Expedition FAQs
Why is the DofE making changes to the Expedition section?

We’re making changes to Expedition section rules after extensive consultation with our network, young people, and staff.

At the onset of the pandemic in March 2020, we quickly put in place a package of temporary flexibilities to programme rules to make sure that young people could still work towards and achieve their DofE. One of the things we’ve learnt during this period is that by enabling greater flexibility, we’ve also enabled innovation and greater inclusion, especially regarding participation in expeditions – for example, by young people with SEND requirements or from marginalised backgrounds. We’re delighted that the approaches tested during the pandemic have enabled many more young people to complete an expedition and go on to achieve a full award.

By making these changes we hope to make the programme more accessible for more young people, regardless of personal circumstances.

All the temporary changes remain in place until the end of October 2023, with the permanent changes coming into effect from November 2023.

How did the DofE decide which changes to make permanent?

Over the past year, we have done extensive consultation with young people and those involved in delivering the Duke of Edinburgh’s Award and analysed feedback. With the overall goal of ensuring expeditions are as accessible and inclusive as possible, whilst remaining challenging and high quality, we integrated this feedback into updated Expedition section rules.

Why have the 20 conditions been removed?

The 20 conditions have been replaced by the expedition requirements. Our new Expedition Requirements remain true to the ‘20 Conditions’ – but in some areas we’ve refreshed the wording to make sure expeditions can be adapted to meet the needs of all today’s young people.

Can participants still count their Silver practice expedition as their Bronze Qualifying expedition after the temporary changes end?

No, this Covid-19 temporary change will not become a permanent change after October 2023. Feedback emphasised the importance of multiple experiences for young people, especially in relation to reflecting on their expedition and developing skills between the practice and qualifying expedition, and between Award levels.

Is it still a requirement to travel to wild country for Gold expeditions?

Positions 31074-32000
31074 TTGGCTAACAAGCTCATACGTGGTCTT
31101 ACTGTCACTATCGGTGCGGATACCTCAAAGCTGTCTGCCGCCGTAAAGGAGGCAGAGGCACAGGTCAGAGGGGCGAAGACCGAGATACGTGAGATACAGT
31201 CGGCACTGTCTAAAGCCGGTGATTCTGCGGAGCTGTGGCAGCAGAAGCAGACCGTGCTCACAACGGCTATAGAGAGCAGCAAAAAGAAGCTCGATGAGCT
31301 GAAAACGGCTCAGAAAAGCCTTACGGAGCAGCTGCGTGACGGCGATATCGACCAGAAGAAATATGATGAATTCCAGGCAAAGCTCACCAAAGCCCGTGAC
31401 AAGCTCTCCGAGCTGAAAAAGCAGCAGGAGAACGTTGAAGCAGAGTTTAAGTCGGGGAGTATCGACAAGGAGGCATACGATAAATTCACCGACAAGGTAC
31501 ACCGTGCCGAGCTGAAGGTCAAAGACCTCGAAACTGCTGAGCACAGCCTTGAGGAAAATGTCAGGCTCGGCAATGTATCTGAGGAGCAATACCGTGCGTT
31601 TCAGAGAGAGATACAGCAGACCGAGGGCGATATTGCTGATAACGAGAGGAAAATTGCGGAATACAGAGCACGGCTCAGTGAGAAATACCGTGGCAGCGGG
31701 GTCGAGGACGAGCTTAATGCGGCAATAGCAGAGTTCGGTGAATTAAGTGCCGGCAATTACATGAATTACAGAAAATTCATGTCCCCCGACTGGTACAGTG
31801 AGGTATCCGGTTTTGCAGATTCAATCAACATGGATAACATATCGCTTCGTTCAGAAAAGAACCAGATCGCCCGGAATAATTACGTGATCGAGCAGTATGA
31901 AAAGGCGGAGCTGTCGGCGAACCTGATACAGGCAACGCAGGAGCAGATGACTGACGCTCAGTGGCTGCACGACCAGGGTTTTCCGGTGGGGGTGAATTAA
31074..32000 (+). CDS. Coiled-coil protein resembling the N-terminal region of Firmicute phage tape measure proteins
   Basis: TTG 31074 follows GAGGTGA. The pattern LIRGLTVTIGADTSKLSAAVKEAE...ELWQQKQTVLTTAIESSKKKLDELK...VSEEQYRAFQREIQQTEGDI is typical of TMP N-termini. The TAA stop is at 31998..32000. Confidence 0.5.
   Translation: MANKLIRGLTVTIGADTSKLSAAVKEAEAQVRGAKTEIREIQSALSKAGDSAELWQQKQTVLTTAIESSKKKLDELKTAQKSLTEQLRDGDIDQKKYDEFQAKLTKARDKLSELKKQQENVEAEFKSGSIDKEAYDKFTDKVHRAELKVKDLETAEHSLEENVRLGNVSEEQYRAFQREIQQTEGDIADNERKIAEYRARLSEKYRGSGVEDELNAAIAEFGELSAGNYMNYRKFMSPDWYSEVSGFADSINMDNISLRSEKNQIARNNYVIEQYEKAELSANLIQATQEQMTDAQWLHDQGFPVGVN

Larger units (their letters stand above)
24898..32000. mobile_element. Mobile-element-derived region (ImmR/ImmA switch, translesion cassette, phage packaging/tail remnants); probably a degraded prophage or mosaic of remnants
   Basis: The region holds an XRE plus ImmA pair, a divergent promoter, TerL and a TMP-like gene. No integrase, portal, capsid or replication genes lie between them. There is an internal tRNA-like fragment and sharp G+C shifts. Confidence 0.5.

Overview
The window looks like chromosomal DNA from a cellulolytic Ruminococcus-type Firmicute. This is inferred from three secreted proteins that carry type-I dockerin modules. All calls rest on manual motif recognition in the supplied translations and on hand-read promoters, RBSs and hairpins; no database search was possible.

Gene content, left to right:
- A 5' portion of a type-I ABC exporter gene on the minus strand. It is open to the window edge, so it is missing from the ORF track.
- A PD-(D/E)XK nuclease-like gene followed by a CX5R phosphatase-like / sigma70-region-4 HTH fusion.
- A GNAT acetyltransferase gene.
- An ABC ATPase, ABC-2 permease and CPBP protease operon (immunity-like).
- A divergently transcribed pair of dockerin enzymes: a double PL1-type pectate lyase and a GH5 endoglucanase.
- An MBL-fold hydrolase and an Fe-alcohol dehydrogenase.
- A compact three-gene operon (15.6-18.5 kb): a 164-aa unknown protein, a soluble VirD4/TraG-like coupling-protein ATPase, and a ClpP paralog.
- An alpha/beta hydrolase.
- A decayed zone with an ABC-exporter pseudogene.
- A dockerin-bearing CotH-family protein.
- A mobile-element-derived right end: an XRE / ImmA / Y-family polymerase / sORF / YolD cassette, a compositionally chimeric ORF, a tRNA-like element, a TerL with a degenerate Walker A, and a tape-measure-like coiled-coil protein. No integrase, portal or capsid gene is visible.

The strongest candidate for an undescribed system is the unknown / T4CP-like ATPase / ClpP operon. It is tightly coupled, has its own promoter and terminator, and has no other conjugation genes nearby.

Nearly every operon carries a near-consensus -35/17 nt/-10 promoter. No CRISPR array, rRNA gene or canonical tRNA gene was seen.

No, participants no longer need to travel to wild country for Gold expeditions as there is no longer defined terrain for each award level, but the environment must still become progressively more challenging through the award levels. The Leader should consider the expedition the group completed at Bronze and Silver or the level of experience and training they have and decide how they will increase this challenge at Gold. Expeditions can be made more challenging by choosing a location that is unfamiliar, more remote and more challenging to navigate in.

Feedback from our temporary changes during Covid-19 showed that Gold expeditions that were still an appropriate challenge to participants could be organised outside of wild country. Leaders may still decide to run expeditions in wild country areas (especially for higher award levels), as running expeditions in these more remote locations is an excellent way to ensure participants are increasingly challenged as they progress through their awards.

Can participants return home to sleep to reduce total costs for the expedition?

The option to return home at night should only be used where participants previously would not have been able to access an expedition at all (e.g. for medical, religious or specific individual need) and not as a cost-saving measure. Feedback when evaluating the temporary changes emphasised the importance of overnight stays and the desire for most young people to have this experience in order to benefit from the outcomes of the section. Leaders should remember when planning expeditions that it must be suitably challenging for their young people.

Our Access Without Limits programmes provide financial support to those who need it most.

Can we use motorised transport to open up new expedition areas?

Yes, motorised transport can be used at the start or end of a route. This could allow, for example, for participants to journey on rivers or coastlines where there aren’t campsites on the banks, or to use campsites that are close to busy roads without easy walking access.

Are we still allowed to run practice and qualifying expeditions back-to-back post-October 2023?

Yes, although it’s worth bearing in mind factors such as age, level, amount of training and mode of travel before committing to a back-to-back expedition. DofE Supervisors, Leaders and participants are best placed to decide on the length of gap between the practice and qualifying expeditions.

Can DofE Expedition Assessors be known to the group?

Yes, during Covid-19 we introduced a temporary flexibility that allowed Assessors at all levels to be known to the group and the feedback was extremely positive. The feedback highlighted the positive experiences for both participants and Leaders when they can see how a young person has progressed over time. It was decided that any restrictions around the Assessor being known to the group would be removed moving forward.

Can Assessors be involved in the training and practice expeditions?

Yes, at all levels the Assessor can be involved in the training of the team.

During lockdown we ran a restricted space expedition on our school grounds, are we still able to do this?